Conference Report: War Through Other Stuff, Leeds City Museum, 30.09.2017

I love going to conferences. I was bitten by the conferencing bug very early in my historical career, since as an undergraduate I spent a couple of summers working for the International Medieval Congress (for anyone who has been, you know the folks desperately trying to get the yellow feedback sheet off the moderator at the end of the session? That was me! And I still get a sense of achievement thinking of the thousands – yes, thousands – of delegate information packs I helped to put together). Whether giving a paper or not, I find conferences so stimulating. They always help remind me why I love doing history, I like getting away from the university for a bit, it’s brilliant to meet new people, and I’ve had some of my best ideas at conferences – usually during papers not on my specialism in any way (out of period, different geographical context, or sometimes a completely different topic altogether!). It’s good to get out of your comfort zone; you never know what thoughts it might spark off.

Two weekends ago, I attended the ‘War Through Other Stuff’ workshop in Leeds. ‘War Through Other Stuff’ is a new society for researchers studying the history of warfare in unusual and exciting ways. Set up by three enterprising postgraduate researchers, Catherine Bateson (Edinburgh), Laura Harrison (Edinburgh), and Lucie Whitmore (Glasgow), WTOS is not a forum for traditional military history (strategies, logistics, and such) but instead showcases research on the cultural aspects of war through and in society, art, or literature; as the WTOS website succinctly puts it: ‘alternative histories of conflict’. I’m not going to summarise the presentations here, though I would encourage you to read the first-rate Storify put together by the workshop organisers, which brings together the live reactions of delegates on the day. Instead, being the frequent conference flier that I am, I’m going to talk a bit about the composition of the workshop.

Firstly, a moment to appreciate the infrastructure. The workshop was held at Leeds City Museum, thanks to collaboration between the organisers and Leeds City Museum curator, Lucy Moore. This would maybe not be the most obvious place to hold an academic event, but it was an inspired idea. For one thing, it wasn’t anybody’s ‘turf’; when a conference is held at your university, it’s too tempting to slink away at breaks or lunch to check emails, pop to the library, or just do those couple of jobs you intended to do during the week (I work at the home of the IMC; I know this to be true because I’ve done it myself!). Full advantage of the museum setting was taken after lunch (which was really excellent – up there in my top three conference lunches) with a WTOS-themed tour of the museum galleries (this was just one of two activities on offer; delegates could also choose to take part in a story-telling workshop). What a great way to combat the post-lunch slump!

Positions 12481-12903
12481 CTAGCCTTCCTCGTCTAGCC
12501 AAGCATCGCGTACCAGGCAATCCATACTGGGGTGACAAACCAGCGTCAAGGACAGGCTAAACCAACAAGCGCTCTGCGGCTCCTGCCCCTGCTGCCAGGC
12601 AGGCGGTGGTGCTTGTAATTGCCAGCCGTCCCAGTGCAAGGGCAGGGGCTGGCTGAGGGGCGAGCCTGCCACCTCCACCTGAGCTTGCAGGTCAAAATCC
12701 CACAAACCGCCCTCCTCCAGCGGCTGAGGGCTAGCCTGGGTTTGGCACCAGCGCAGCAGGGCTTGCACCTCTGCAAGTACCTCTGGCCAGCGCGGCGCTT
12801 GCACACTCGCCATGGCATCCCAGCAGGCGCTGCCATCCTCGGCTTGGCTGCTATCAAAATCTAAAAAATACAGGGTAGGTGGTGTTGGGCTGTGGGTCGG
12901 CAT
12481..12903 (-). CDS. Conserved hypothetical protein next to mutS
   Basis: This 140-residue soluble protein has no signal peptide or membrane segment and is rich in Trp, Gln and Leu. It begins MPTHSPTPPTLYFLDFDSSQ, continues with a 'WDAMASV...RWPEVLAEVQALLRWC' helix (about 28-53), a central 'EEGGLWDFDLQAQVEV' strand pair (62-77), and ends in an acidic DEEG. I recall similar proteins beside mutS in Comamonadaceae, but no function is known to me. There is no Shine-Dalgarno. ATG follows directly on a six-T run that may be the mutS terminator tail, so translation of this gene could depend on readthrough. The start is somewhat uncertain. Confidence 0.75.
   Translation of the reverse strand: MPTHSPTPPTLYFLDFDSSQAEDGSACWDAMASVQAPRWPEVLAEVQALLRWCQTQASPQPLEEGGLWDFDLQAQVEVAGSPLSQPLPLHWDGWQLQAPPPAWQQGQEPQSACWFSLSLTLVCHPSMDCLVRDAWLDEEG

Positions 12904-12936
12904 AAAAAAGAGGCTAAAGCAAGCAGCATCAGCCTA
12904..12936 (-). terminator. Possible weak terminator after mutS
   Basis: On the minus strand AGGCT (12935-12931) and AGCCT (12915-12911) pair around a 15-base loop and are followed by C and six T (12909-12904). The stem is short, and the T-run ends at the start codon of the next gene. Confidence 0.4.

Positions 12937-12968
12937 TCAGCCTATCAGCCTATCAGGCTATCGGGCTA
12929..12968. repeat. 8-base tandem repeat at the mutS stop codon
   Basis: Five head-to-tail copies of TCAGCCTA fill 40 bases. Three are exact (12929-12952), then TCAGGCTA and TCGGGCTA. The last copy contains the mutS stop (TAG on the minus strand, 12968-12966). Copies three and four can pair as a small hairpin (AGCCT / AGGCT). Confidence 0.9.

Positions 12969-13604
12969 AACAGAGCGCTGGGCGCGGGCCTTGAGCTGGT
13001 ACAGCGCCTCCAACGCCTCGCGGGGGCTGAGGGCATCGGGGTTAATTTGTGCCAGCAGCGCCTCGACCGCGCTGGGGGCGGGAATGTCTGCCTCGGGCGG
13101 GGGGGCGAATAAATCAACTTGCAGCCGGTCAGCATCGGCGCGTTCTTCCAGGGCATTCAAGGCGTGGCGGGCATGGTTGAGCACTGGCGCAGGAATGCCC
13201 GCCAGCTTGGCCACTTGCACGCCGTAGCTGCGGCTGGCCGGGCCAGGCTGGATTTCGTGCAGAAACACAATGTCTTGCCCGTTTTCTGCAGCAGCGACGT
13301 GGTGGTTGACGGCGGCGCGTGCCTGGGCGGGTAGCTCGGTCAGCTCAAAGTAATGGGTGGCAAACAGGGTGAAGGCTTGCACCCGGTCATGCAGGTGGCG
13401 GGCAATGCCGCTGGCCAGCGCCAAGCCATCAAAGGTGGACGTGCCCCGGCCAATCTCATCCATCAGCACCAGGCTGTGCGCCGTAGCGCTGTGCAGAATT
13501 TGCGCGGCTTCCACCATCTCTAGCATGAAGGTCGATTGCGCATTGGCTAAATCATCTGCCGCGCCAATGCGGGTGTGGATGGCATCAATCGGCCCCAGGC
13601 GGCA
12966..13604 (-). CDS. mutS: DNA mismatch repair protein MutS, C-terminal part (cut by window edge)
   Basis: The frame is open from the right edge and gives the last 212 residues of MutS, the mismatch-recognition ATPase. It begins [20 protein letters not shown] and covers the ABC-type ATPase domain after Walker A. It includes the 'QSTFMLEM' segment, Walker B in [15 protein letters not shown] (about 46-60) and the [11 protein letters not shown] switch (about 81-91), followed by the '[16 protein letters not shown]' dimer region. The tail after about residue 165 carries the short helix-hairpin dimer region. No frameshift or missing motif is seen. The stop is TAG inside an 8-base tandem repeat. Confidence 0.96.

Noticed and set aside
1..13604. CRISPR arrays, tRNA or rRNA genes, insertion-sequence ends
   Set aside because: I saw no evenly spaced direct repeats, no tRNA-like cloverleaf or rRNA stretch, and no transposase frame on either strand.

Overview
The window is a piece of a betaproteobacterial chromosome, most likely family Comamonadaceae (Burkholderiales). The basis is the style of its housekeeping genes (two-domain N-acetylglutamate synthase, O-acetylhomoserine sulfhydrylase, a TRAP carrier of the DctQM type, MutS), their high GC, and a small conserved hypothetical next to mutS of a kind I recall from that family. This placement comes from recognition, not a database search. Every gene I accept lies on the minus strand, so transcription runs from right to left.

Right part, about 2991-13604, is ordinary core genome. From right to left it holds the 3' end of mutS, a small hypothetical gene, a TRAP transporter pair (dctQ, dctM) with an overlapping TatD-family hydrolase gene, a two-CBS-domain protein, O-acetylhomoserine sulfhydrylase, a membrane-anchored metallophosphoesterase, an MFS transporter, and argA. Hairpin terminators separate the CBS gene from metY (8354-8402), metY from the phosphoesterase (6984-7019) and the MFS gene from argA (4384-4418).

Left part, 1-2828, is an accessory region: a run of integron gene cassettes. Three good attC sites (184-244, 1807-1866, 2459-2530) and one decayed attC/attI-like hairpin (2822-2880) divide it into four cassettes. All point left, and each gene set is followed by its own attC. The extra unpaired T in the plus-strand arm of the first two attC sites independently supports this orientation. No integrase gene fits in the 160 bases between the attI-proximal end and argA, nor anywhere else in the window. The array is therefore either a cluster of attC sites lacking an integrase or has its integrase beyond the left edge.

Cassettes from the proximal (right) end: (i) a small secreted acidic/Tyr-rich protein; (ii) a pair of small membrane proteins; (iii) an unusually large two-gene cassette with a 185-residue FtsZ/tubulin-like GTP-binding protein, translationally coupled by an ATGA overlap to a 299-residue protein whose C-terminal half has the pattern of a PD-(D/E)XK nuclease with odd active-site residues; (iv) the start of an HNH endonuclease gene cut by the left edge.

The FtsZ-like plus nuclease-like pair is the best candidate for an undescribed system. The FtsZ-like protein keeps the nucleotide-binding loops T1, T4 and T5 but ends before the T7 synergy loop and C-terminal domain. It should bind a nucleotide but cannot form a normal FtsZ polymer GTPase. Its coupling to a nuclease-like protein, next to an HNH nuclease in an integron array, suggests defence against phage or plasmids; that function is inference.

The structure of the workshop programme was innovative: the organisers did away with the traditional 20-minute papers, and instead had two sessions of ‘lightning talks’ – 8 minutes maximum – and two longer keynotes. I really enjoyed this format. The quickfire presentation helped me to make connections between the papers that I might not have spotted otherwise. Presenting an 8-minute paper does require a different approach from the speaker and having done shorter papers myself, it’s certainly a challenge, but as a member of the audience I loved it.

I found the ‘lightning talk’ format especially appealing because most of the papers presented were way out of my range of expertise. This is one of the reasons I attended the conference; it was a brilliant opportunity to benefit from exposure to different methodologies and perspectives, which I do find hugely valuable. But, in this regard, the fact that the workshop was in my home territory (even if not at the university itself) was a major factor in my attendance; I may not have been inclined to travel far for an event where the content was, on the whole, so out of period, even though I do extol the benefits of getting out of the comfort zone. But the WTOS presentations were so inspirational that I am resolved that I should be more outgoing again in the future, and take some risks n my conferencing.

Huge thanks to the WTOS organisers for putting together such a fabulous day. There are exciting times ahead for the (alternative) history of conflict.

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